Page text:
Wednesday, April 29, 2009

Health: Euro MPs support right to reimbursement for treatment abroad

European Parliament reports MEPs have backed the right to access healthcare abroad and be reimbursed. It will cover everything from a walk-in at a doctor's or dentist's surgery to hospital and specialised care. In effect this means that patients will have greater legal certainty about their rights to get money back if treated abroad.

The new rules would envisage that for some hospital and specialised care patients must seek prior authorisation from their health authority before heading abroad. Long-term care and organ transplants would not be covered. MEPs backed the plans last week, but they must still be approved by EU ministers before they come back to Parliament.

Reimbursement same as at home

In practical terms this would mean people receive treatment abroad and are then reimbursed by their health insurer or health authority. The level of reimbursement would be equivalent to what they are entitled to in their own country.

Payment of travel and accommodation costs whilst abroad would be at the discretion of the health authority or insurer.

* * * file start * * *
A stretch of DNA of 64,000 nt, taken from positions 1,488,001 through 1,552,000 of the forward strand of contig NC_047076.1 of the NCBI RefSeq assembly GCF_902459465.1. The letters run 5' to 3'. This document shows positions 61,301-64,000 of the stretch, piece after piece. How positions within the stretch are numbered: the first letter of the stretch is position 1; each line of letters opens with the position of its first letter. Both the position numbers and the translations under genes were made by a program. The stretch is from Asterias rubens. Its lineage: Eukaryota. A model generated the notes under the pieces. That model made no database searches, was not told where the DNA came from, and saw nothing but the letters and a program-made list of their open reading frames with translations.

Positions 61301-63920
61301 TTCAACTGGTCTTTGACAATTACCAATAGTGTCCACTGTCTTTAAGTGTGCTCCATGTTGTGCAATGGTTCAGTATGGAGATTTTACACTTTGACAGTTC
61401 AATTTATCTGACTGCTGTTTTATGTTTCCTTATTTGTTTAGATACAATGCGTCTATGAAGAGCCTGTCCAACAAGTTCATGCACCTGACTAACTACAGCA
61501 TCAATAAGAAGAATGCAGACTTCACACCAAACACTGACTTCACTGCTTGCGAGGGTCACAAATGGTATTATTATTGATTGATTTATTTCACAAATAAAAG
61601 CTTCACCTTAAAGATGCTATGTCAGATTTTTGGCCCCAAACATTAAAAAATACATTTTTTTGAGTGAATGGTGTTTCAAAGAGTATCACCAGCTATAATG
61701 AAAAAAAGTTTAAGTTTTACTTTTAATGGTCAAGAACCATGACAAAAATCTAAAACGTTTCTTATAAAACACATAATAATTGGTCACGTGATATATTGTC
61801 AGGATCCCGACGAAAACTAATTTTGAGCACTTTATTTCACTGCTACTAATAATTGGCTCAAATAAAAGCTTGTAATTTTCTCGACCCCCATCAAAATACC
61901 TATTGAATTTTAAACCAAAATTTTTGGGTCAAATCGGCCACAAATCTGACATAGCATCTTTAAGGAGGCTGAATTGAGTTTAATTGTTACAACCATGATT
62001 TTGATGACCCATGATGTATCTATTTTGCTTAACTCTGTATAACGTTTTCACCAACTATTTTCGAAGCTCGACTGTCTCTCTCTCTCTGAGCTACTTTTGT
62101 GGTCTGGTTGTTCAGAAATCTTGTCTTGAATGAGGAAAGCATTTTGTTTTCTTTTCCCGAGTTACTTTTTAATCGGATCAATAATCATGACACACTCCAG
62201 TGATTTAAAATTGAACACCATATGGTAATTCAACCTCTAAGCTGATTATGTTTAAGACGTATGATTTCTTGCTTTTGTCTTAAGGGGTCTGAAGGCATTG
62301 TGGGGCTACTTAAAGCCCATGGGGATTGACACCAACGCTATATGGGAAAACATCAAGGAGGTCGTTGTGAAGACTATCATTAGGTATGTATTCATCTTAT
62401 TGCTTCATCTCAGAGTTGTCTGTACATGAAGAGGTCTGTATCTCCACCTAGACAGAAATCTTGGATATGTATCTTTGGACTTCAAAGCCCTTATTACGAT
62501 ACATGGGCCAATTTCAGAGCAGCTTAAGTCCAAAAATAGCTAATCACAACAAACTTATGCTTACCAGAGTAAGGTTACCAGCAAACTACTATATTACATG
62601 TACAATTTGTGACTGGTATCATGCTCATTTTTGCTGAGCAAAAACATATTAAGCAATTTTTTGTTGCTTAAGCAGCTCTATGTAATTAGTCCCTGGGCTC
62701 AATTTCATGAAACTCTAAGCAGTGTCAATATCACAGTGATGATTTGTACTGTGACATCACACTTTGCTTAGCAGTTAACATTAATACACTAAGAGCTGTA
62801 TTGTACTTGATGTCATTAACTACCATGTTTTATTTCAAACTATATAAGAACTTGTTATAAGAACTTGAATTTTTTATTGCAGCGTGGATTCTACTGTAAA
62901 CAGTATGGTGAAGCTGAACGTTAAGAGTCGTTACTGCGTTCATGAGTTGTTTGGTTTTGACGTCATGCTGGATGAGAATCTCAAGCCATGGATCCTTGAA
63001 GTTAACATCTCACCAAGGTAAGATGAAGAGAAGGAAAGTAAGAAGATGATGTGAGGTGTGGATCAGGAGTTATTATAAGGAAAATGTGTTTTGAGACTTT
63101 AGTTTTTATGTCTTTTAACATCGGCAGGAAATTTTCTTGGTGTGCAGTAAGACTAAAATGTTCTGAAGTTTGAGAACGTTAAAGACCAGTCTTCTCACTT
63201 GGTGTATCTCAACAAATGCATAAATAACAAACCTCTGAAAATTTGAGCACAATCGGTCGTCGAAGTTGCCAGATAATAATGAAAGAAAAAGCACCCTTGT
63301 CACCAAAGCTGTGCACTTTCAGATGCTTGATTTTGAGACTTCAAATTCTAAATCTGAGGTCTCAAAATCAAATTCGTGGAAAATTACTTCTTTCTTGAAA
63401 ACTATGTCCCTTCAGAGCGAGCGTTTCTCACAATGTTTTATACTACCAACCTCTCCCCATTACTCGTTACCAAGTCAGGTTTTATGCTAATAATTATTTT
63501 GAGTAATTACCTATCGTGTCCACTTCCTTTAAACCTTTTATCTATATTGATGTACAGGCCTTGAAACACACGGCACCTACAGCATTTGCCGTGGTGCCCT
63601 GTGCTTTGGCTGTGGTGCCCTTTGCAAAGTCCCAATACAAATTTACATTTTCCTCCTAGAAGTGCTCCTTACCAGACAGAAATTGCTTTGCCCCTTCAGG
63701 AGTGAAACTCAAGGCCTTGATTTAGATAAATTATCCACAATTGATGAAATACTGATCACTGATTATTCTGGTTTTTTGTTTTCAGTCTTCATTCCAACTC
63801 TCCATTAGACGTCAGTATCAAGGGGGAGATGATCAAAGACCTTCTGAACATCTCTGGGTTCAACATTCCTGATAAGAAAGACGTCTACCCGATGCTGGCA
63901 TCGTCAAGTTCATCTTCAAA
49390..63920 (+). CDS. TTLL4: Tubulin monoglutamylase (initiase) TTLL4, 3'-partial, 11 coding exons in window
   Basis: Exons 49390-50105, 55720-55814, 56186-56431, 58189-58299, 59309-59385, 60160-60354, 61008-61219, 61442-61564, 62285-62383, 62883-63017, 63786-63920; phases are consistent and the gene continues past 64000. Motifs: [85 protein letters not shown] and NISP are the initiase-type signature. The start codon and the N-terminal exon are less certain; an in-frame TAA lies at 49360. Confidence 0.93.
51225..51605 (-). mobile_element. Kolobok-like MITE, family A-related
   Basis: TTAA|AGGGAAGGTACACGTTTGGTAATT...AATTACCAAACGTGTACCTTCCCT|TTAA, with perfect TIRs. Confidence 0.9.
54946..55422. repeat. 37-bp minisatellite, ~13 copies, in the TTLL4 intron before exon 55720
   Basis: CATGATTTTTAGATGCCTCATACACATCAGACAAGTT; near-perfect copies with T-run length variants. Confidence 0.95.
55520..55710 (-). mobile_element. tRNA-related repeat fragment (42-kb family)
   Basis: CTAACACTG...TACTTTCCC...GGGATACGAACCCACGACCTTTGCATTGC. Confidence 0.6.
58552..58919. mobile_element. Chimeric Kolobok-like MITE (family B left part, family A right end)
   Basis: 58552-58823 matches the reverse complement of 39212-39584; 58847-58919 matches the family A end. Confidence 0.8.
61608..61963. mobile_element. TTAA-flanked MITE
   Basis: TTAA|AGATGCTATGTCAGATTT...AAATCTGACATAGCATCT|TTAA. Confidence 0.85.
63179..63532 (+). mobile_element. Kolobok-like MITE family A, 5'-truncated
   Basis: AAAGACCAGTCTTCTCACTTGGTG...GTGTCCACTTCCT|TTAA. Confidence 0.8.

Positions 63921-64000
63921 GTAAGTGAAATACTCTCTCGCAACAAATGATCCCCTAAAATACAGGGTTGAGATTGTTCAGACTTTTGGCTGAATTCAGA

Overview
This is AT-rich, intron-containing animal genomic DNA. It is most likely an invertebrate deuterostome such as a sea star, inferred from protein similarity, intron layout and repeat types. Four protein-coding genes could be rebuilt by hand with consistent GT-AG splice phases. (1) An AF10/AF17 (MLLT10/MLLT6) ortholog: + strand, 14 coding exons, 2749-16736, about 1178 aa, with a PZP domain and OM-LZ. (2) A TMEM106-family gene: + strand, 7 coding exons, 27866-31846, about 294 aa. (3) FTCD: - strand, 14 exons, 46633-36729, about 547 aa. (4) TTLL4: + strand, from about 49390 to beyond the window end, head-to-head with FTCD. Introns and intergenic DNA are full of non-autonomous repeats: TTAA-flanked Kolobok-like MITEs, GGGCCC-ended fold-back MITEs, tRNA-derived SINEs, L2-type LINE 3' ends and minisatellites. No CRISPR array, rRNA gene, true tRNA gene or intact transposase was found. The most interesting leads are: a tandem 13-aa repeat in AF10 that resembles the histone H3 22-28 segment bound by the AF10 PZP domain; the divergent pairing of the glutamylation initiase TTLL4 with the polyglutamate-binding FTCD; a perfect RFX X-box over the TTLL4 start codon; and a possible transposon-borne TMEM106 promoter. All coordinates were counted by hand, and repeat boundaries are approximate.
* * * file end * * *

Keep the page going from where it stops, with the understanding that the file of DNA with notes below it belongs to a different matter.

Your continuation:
In a twist of fate the man who drafted the report on the proposed directive - British Conservative John Bowis - was recovering from heart surgery undertaken recently in Brussels and so was unable to present his report to MEPs. His place was taken by his colleague Philip Bushill-Matthews who told the House "everyone should receive equal access to treatment and this framework will ensure that a patient's right to treatment is based on their needs and not their means".

"Waiting for an operation is a very uncertain time for patients and the least we can do is put in place a system that will bring clarity to their situation," he said.

Rare conditions and people with disabilities

In a separate measure MEPs added special provisions for people with rare diseases. Members said patients should be reimbursed even if the treatment is not covered by their national system. Special costs for people with disabilities must also be reimbursed under certain conditions.

Given the likely complexity of such a new system the House also voted to support information points around the EU so people are aware of their rights and want to appoint a European Ombudsman to deal with any complaints.

Cutting hospital infections

In another healthcare measure MEPs backed plans to cut healthcare associated infections (HAI) which kill 37,000 people a year in Europe alone. The target set out in a report by Italian EPP-ED Member Amalia Sartori is to reduce the number of infected people 20% by 2020.
Published by Mike Hitchen, Mike Hitchen Consulting
Putting principles before profits